Structured Query Language (SQL) injection attacks embed malicious code in vulnerable applications, yielding backend database query results and performing commands or similar actions that the user didn't request.
Zero-day exploit attacks take advantage of unknown hardware and software weaknesses. These vulnerabilities can exist for days, months or years before developers learn about the flaws.
If successful, cyberattacks can damage enterprises. They can cause valuable downtime, data loss or manipulation, and money loss through ransoms. Further, downtime can lead to major service interruptions and financial losses. For example:
As an illustration, DarkSide, a ransomware gang, attacked Colonial Pipeline, a large US refined products pipeline system, on April 29, 2021. Through a virtual private network (VPN) and a compromised password (link resides outside of ibm.com), this pipeline cyberattack gained entry into the company's networks and disrupted pipeline operations. In effect, DarkSide shut down the pipeline that carries 45% of the gas, diesel and jet fuel supplied to the US east coast. They soon followed their shutdown with a ransom note, demanding almost USD 5 million in Bitcoin cryptocurrency, which Colonial Pipeline's CEO paid (link resides outside of ibm.com).
After all, Colonial Pipeline hired a third-party cybersecurity firm and informed federal agencies and US law enforcement. USD 2.3 million of the ransom paid was recovered.
Organizations can reduce cyberattacks with an effective cybersecurity system. Cybersecurity is the practice of protecting critical systems and sensitive information from digital attacks, involving technology, people and processes. An effective cybersecurity system prevents, detects and reports cyberattacks using key cybersecurity technologies and best practices, including:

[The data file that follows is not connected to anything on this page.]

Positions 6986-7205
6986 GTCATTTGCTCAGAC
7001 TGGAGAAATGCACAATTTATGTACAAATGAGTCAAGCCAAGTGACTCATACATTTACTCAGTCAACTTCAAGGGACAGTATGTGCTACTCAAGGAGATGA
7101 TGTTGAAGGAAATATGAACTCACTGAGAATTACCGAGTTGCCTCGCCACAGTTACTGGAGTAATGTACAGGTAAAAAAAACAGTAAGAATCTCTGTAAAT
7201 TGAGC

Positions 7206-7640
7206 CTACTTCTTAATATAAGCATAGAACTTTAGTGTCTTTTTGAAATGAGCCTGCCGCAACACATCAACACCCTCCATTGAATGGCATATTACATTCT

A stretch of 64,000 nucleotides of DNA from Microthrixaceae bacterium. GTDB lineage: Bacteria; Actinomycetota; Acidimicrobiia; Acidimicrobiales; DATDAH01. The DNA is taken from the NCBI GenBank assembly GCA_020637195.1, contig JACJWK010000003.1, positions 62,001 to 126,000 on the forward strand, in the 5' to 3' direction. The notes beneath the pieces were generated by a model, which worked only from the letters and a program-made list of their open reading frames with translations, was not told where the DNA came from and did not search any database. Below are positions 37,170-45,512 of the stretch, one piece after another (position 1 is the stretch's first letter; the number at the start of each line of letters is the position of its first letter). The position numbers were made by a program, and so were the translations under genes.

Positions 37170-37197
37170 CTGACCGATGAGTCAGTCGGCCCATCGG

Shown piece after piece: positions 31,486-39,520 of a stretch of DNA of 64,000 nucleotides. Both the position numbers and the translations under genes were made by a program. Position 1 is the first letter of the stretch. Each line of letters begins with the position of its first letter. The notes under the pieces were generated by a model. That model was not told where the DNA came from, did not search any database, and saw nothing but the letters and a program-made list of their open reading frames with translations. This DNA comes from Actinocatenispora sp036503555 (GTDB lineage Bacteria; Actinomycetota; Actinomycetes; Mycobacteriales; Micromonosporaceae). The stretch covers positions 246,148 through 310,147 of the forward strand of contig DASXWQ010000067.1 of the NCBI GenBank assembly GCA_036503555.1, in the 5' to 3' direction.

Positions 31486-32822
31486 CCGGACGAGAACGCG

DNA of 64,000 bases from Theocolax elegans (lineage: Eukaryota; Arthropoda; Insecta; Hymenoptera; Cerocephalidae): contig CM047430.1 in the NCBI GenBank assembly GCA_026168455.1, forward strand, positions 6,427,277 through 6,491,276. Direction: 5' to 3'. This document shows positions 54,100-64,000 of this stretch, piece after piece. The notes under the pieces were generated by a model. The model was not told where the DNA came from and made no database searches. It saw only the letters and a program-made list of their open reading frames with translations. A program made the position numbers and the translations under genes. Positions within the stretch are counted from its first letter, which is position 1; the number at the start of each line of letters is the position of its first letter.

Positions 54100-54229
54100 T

A threat management strategy identifies and protects an organization's most important assets and resources, including physical security controls for developing and implementing appropriate safeguards and protecting critical infrastructure.
The threat management system provides measures that alert an organization to cyberattacks through continuous security monitoring and early detection processes.
This process involves ensuring an appropriate response to cyberattacks and other cybersecurity events. Categories include response planning, communications, analysis, mitigation and improvements.
Cybercrime can disrupt and damage enterprise business. In 2021, for example, the average cost of a data breach was USD 4.24 million globally and USD 9.05 million in the United States. These costs include discovering and responding to the violation, the cost of downtime and lost revenue, and the long-term reputational damage to a business and its brand. And in the case of compromised PII, it can lead to a loss of customer trust, regulatory fines, and even legal action.